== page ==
This is a nice range of responses, though curiously absent is anyone suggesting that my approach is too conservative. I long for the day when I will be attacked from my left, because in fact my arguments are drawn from the heart of mainstream democratic theory. I am not calling for the nationalization of media or the establishment of some government official to monitor media content to establish its "truth." To the contrary, my suggestions are all about spreading control over our media culture beyond Wall Street and Madison Avenue, and making power more diffuse and accountable. If all my suggestions were enacted, capitalists would still be providing the lion's share of media and entertainment to Americans without a trace of government control. That these ideas seem to be so outside the boundaries of legitimate debate in our political culture speaks volumes about the corporate vise-grip on our times, and about the caliber of our elite intellectual culture.

Coming now to the responses: Edwin Baker takes apart the two great myths that even those critical of corporate power tend to embrace without hesitation. The first is that the media market forces firms "to give the people what they want." Some of the respondents repeat this PR mantra of the corporate media; rather than spend time repeating Baker's argument I urge readers to review it themselves. The second is that the First Amendment means that corporate media can control communication without any public "interference." In fact, the current US media system is quite unlike that of the nineteenth century, and diametrically opposed to media during the period of the drafting of the First Amendment.

Stephen Ansolabehere and Lawrence Grossman are my two sharpest critics. I think our differences are basically political. They believe the corporate media system is far more satisfactory than I do, probably because they believe our society is vastly more fair, just, and benevolent than I do. Ansolabehere claims that our media system results from a deregulatory regime intended to make our system more "democratic." In fact, the system was set up with zero public participation to generate maximum profit for private interests. In the deliberations that led up to the 1996 Telecommunications Act, super-powerful lobbies repesenting communication firms and sectors duked it out behind closed doors, with virtually no citizen involvement. Talk about democracy was and is PR hokum: one need only read the business and trade press to see how little democracy factors into thinking about the media system. To the extent there is a "theory" defending the increasingly unaccountable corporate control over communication, the deregulation movement is premised on the notion that so-called competitive markets produce optimum social utility and thus are, by definition, democratic. But the equation of corporate profit with democracy remains only an article of faith, however appealing it is for investors. Indeed, it contradicts any idea of democracy predicated on equality and informed self-government, rather than on freedom to make transactions in the marketplace.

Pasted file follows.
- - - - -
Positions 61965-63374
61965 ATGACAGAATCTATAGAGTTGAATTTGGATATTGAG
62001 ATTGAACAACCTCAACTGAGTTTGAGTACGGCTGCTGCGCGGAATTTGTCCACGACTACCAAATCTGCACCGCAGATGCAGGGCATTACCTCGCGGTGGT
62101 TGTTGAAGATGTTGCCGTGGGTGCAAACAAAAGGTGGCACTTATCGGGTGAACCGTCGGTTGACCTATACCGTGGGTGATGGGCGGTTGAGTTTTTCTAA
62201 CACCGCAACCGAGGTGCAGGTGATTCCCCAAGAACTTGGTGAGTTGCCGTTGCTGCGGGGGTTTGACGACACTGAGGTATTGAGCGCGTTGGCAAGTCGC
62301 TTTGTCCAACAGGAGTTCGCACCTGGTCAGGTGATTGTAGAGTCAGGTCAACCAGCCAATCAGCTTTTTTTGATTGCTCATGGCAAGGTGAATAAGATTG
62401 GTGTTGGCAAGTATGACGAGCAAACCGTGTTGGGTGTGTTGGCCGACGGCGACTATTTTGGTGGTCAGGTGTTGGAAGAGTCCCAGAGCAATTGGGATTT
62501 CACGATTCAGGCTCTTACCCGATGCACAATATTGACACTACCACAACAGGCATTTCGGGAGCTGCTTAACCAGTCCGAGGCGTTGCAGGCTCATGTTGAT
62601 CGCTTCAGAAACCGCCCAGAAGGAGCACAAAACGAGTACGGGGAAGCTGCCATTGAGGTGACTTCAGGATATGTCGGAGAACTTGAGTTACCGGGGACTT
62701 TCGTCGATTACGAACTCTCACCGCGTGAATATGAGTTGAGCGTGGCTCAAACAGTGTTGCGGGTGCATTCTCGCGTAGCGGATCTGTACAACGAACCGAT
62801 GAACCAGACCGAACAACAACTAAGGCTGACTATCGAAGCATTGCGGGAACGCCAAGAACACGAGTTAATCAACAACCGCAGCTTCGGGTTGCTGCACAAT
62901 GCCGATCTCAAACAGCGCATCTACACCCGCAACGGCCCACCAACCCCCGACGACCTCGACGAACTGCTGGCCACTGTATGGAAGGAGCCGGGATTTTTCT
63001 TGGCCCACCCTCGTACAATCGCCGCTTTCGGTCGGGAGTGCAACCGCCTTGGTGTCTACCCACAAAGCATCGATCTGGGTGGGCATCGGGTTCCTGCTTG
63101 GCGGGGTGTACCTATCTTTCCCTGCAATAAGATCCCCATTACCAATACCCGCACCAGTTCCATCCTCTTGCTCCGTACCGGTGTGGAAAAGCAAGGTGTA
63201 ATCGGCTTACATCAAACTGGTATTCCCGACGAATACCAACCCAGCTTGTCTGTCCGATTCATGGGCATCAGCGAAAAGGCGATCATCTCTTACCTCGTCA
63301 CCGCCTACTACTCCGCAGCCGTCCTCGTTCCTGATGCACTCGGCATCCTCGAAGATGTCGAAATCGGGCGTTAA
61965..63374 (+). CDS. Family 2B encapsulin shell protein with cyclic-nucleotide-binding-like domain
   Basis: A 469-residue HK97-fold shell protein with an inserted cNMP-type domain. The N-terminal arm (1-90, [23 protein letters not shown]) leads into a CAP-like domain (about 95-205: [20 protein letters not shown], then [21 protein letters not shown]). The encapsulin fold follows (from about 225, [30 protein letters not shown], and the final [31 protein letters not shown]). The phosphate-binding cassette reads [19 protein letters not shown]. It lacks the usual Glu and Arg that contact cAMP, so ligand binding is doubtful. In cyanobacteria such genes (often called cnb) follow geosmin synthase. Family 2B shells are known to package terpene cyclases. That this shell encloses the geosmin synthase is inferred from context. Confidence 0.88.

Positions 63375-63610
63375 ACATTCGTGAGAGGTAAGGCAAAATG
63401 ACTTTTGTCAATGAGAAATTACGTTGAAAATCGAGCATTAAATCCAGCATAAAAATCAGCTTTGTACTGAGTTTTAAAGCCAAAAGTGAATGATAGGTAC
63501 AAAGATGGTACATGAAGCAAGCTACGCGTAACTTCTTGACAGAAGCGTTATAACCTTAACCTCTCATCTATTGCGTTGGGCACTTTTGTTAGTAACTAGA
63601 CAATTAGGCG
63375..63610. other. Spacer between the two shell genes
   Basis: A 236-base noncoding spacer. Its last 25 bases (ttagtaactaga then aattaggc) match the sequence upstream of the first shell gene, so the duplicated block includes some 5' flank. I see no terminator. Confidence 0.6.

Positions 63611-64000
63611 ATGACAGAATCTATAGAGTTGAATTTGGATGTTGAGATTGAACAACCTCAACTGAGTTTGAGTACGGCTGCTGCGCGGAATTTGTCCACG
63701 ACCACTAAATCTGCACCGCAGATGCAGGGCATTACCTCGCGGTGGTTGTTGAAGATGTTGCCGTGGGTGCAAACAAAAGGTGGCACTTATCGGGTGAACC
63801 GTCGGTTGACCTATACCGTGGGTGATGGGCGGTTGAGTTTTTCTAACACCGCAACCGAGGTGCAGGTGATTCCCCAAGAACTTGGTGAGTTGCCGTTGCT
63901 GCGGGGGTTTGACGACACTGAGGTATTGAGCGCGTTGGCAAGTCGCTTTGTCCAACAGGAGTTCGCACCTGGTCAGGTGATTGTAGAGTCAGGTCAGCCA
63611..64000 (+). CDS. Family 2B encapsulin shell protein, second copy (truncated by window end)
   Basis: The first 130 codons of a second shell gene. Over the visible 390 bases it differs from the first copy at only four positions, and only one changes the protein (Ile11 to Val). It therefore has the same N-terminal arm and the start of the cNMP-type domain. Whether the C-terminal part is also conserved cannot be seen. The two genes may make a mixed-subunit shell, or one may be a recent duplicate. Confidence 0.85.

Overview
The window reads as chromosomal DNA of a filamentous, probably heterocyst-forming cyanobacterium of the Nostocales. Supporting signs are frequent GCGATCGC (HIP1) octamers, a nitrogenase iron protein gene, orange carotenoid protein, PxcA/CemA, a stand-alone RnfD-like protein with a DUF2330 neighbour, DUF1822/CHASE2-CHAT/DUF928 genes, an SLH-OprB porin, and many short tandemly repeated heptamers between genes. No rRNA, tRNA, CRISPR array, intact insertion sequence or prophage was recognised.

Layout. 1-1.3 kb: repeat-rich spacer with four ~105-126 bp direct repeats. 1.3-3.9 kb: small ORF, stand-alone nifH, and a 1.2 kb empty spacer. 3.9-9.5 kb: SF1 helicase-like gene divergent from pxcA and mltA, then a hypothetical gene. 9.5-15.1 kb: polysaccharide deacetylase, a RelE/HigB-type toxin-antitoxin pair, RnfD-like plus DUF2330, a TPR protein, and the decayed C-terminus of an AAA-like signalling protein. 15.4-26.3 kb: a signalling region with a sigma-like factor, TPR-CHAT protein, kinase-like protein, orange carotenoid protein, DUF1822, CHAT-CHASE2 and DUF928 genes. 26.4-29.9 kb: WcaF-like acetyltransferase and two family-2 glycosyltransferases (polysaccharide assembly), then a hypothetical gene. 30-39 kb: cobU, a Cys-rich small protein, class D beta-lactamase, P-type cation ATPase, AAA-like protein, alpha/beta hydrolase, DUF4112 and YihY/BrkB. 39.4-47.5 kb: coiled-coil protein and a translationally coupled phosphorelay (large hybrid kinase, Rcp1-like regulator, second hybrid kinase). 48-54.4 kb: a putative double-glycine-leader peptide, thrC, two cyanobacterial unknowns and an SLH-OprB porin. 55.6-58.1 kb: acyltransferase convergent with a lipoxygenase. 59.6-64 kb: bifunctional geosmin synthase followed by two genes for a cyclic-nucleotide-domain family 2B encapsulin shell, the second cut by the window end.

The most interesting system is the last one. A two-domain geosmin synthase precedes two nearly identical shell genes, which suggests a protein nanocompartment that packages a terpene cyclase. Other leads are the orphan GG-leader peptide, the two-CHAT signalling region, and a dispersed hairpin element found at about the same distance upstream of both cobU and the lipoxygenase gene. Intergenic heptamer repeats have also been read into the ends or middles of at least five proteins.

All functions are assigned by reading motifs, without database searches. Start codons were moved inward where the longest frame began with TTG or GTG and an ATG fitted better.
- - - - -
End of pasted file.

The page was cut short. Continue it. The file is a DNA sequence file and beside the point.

Grossman thinks the media giants are doing a bang-up job of entertaining the masses, and that they therefore are the rightful controllers of our media system, despite their other flaws. I concede that the corporate media system produces much quality fare-I consume a good deal of it myself-but I think the output is pathetic when one considers the immense talents and resources the giants command, and the enormous public subsidies the largest media firms have received.

Unlike Ansolabehere, Grossman is no rah-rah guy for corporate media; he accepts my argument about the elimination of public service in our media system and the need for structural reform. His solution is to accept corporate media power as unalterable and then seek concessions for public service media on the margins. I find Grossman's solution hardly addresses the problem at all; media reform that leaves the basic system intact and sets up a low-budget public service sector is grossly insufficient.